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Morrisville

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Morrisville village coalesced around a sixty-foot drop in the Lamoille River where John Safford built the first sawmill in 1798 on a steep bluff above the falls on the river's south bank. In 1812 Safford also built the first gristmill in the village and, the following year, David P. Noyes built a clothing mill and opened a general store in the evolving hamlet. By 1850, Morrisville had some thirty buildings and was clearly the center of Morristown, even though Hyde Park and Stowe villages were each more than twice its size.

In their 1867 charter, the Portland and Ogdensburg and related railroads proposed to pass through St. Johnsbury and Morrisville to Swanton. This caused sufficient local optimism to extend a road perpendicular to Main Street west to the location of the planned depot and name it Portland Street. The railroad reached Morrisville in 1872, was completed to Swanton in 1877, went into receivership, and in 1880 was reorganized as the St. Johnsbury and Lake Champlain Railroad. Nonetheless, it turned Morrisville into the commercial and industrial center of Lamoille County. Agricultural supply and wood-products manufactories located near the tracks. By the 1880s Portland Street was lined with two-story wood-frame commercial buildings, many with false fronts, while Main Street was built up with more substantial brick commercial blocks. With more than 1,200 residents, the Village of Morrisville incorporated in 1895.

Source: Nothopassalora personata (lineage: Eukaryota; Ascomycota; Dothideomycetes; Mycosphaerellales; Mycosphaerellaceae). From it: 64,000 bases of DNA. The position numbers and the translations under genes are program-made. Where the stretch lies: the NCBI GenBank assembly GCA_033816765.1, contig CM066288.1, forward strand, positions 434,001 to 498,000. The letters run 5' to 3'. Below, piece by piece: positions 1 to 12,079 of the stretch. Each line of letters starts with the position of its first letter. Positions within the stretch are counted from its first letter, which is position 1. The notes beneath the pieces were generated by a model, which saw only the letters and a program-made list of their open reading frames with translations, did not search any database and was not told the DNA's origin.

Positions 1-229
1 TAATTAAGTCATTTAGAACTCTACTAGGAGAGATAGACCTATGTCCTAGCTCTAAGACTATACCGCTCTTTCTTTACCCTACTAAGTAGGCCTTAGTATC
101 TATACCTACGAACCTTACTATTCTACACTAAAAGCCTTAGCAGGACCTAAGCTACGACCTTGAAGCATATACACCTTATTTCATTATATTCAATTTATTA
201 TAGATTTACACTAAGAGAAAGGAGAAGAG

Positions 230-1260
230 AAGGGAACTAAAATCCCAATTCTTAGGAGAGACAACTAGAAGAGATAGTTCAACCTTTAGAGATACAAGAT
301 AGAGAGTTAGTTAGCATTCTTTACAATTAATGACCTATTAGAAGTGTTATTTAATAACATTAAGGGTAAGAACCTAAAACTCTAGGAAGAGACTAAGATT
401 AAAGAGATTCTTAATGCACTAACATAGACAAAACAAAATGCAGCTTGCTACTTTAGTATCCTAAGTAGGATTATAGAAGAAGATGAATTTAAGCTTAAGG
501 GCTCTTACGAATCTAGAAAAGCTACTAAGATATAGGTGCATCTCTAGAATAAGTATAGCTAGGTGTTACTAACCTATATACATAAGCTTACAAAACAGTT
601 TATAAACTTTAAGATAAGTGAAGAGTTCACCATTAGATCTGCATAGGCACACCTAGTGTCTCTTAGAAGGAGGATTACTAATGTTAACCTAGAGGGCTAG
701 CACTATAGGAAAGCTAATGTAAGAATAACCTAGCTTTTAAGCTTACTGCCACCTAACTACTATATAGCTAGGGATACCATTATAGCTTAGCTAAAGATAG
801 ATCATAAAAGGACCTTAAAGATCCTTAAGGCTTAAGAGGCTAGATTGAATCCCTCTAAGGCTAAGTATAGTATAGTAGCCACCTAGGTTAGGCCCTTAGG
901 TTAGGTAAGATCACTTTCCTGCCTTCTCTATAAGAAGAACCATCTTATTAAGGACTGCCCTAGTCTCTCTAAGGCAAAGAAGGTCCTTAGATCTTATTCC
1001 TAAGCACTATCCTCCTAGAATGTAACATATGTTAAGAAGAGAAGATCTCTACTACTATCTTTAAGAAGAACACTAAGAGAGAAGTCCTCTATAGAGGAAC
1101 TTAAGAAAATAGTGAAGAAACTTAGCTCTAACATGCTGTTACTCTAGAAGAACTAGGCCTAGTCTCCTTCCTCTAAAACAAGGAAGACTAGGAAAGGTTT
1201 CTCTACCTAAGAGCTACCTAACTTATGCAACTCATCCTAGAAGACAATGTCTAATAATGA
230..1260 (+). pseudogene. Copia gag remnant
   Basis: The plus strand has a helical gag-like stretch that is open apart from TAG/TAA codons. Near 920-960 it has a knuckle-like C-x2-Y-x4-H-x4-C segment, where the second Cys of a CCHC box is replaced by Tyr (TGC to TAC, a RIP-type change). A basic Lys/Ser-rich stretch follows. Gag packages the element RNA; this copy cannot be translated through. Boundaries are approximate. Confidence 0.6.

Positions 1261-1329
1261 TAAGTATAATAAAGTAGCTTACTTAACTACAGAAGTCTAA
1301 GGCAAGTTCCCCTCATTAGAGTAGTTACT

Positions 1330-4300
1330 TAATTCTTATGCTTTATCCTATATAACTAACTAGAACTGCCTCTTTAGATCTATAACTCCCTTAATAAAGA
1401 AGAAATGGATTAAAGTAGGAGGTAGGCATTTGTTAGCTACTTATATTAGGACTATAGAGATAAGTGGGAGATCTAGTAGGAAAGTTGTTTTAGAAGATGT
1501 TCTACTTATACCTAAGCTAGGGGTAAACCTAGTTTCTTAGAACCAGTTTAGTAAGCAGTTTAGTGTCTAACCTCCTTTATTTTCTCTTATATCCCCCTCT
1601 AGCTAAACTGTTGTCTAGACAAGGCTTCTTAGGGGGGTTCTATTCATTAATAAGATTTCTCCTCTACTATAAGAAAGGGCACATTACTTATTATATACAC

During the twentieth century, Morrisville remained the center of county commerce and grew by almost 200 residents each decade while the rest of the county was losing population. With abundant hydroelectric resources managed by the municipal Morrisville Light and Power Company, the village offered cheap power to its industries and other businesses. Beginning in the late 1920s, Alexander H. Copley of Boston donated to his home village a high school (1928, Peoples Academy) designed by William H. McLean, a hospital (now Copley Medical Center), and an airport (now Morrisville State Airport). Among new buildings downtown, several featured the up-to-date urban stylings of Art Deco and Moderne, seen rarely in Vermont and only in the larger villages of the 1930s. As the timber harvest declined and then the Great Depression and World War II decreased demand, wood manufacturers closed down, and eventually the railroad stopped running. Soon downtown was suffering vacancy and neglect, compounded when an auto-oriented shopping center developed in the 1970s at the junction of VT 100 and VT 15 on the north edge of the village. But over the next two decades the gentrification of Stowe by “out-of-staters” made Morristown a destination for less expensive shopping and affordable housing, especially for those working in the ski town. The Copley hospital has grown into the regional medical center and schools have become major employers. Small businesses have recolonized Morrisville's diverse collection of historic commercial buildings.

Writing Credits

Author: 
Glenn M. Andres and Curtis B. Johnson

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